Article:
FACT CHECK: Did Miami-Dade Police Release This Warning About MS-13?

Elias Atienza | Fact Check Reporter

An image shared on Facebook allegedly shows a warning from the Miami-Dade Sheriff’s Department about the MS-13 gang using crying young people to lure women to assault them.

Facebook/Screenshot

Facebook/Screenshot

Verdict: False

The hoax document has circulated online over the years. The Miami-Dade Police Department said Wednesday that the department has “no intelligence that would support its contents.”

Fact Check:

The notice, purportedly from the Miami-Dade Sheriff’s Department, reads in part, “If you find a young person crying on the road showing you their address and is asking you to take them to that address…. take that child to the POLICE STATION!! No matter what you do, DON’T go to that address. This is a new way for gang members (MS13) to rape women.” It goes on to urge readers to forward the message to others and to claim it has been “published by CNN & FOX NEWS.”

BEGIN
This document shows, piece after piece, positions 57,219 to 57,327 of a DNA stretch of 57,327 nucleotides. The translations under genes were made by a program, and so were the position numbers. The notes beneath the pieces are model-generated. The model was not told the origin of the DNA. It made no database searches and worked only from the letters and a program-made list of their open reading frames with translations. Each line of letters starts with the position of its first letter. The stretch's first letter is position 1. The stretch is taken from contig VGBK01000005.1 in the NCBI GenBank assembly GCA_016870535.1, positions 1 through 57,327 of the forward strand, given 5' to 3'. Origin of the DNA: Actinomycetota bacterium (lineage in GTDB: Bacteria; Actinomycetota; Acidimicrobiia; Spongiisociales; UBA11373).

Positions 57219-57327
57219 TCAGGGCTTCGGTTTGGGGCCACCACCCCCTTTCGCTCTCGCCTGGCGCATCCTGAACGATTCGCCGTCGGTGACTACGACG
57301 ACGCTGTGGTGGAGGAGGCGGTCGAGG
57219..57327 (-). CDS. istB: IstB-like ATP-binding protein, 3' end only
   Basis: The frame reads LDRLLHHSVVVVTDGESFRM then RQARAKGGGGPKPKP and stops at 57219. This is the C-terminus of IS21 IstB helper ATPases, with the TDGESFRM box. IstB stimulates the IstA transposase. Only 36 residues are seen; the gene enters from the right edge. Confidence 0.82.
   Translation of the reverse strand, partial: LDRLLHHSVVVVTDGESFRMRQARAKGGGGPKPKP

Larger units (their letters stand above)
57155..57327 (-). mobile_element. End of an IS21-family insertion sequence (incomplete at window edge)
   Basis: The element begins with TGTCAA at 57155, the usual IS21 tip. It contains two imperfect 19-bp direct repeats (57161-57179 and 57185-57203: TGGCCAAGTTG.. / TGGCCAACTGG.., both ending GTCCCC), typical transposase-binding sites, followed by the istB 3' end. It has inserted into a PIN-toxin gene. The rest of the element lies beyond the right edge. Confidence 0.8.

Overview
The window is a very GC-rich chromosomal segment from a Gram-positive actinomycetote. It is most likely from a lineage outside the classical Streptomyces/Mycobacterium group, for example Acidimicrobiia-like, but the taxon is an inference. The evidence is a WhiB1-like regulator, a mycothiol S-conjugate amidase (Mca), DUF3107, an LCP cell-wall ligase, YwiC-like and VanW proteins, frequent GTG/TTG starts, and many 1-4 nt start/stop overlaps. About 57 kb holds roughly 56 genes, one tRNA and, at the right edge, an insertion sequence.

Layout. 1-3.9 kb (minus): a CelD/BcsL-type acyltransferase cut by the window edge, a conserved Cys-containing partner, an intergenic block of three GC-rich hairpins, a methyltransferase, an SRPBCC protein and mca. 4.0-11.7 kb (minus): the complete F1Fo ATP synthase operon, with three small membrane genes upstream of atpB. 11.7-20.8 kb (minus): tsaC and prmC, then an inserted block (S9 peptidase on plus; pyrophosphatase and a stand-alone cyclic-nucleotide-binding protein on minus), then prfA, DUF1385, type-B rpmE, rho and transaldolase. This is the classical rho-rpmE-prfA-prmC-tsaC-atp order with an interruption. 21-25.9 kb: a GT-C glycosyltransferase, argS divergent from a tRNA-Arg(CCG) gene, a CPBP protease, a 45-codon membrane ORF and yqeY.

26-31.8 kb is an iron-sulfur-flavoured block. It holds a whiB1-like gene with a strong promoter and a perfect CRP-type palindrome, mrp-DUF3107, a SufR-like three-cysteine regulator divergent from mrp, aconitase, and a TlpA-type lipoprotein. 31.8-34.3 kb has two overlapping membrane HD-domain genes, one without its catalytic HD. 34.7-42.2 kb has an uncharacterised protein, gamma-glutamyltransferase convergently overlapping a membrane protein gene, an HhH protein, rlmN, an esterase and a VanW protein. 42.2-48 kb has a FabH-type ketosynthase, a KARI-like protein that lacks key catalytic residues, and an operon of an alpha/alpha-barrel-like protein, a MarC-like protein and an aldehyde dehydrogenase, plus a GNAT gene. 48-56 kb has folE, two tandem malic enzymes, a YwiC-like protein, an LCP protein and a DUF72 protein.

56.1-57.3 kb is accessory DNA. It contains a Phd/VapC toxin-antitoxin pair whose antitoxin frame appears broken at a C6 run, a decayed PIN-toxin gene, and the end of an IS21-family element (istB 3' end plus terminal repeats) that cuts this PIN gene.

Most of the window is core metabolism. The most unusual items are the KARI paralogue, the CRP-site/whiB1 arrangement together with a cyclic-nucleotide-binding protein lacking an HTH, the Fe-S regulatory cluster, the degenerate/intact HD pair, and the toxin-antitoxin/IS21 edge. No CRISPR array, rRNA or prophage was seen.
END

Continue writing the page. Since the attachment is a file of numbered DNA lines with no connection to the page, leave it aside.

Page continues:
Florida’s Miami-Dade County has not, according to the Miami Herald, had an elected sheriff since the 1960s, though its voters are expected to elect one by 2024. The Miami-Dade Police Department currently provides “basic police services throughout the unincorporated area of Miami-Dade County, Miami Lakes, Palmetto Bay and Cutler Bay,” according to the county’s website.

Check Your Fact didn’t find any record of CNN, Fox News or any other major news outlet reporting on the Miami-Dade Police Department issuing the warning in question. Rather, the department on Wednesday put out statements on Facebook, Instagram and Twitter calling the supposed document a hoax.

“#RumorControl – We have been made aware that the below hoax is once again making the rounds on social media,” the department tweeted. “This is NOT an official communication from #MDPD or @MiamiDadeCounty. We have no intelligence that would support its contents.”

The Miami-Dade Police Department has previously debunked the claim that it published the warning, such as in 2011 and 2019. In 2011, the department said in a Facebook note that it had “not issued such a release nor have we received any reports to substantiate these claims” but urged residents to “use caution should they come across a questionable incident that involves the aforementioned scenario.”

“When in doubt, do not stop to render aid, call 9-1-1 and provide the information to the police,” the police department advised in the 2011 Facebook statement. (RELATED: Did Obama Order A Drone Strike On A Wedding That Killed 10 Women And 23 Children?)

Similar hoaxes have also circulated via email and text message over the years.

Elias Atienza

Fact Check Reporter
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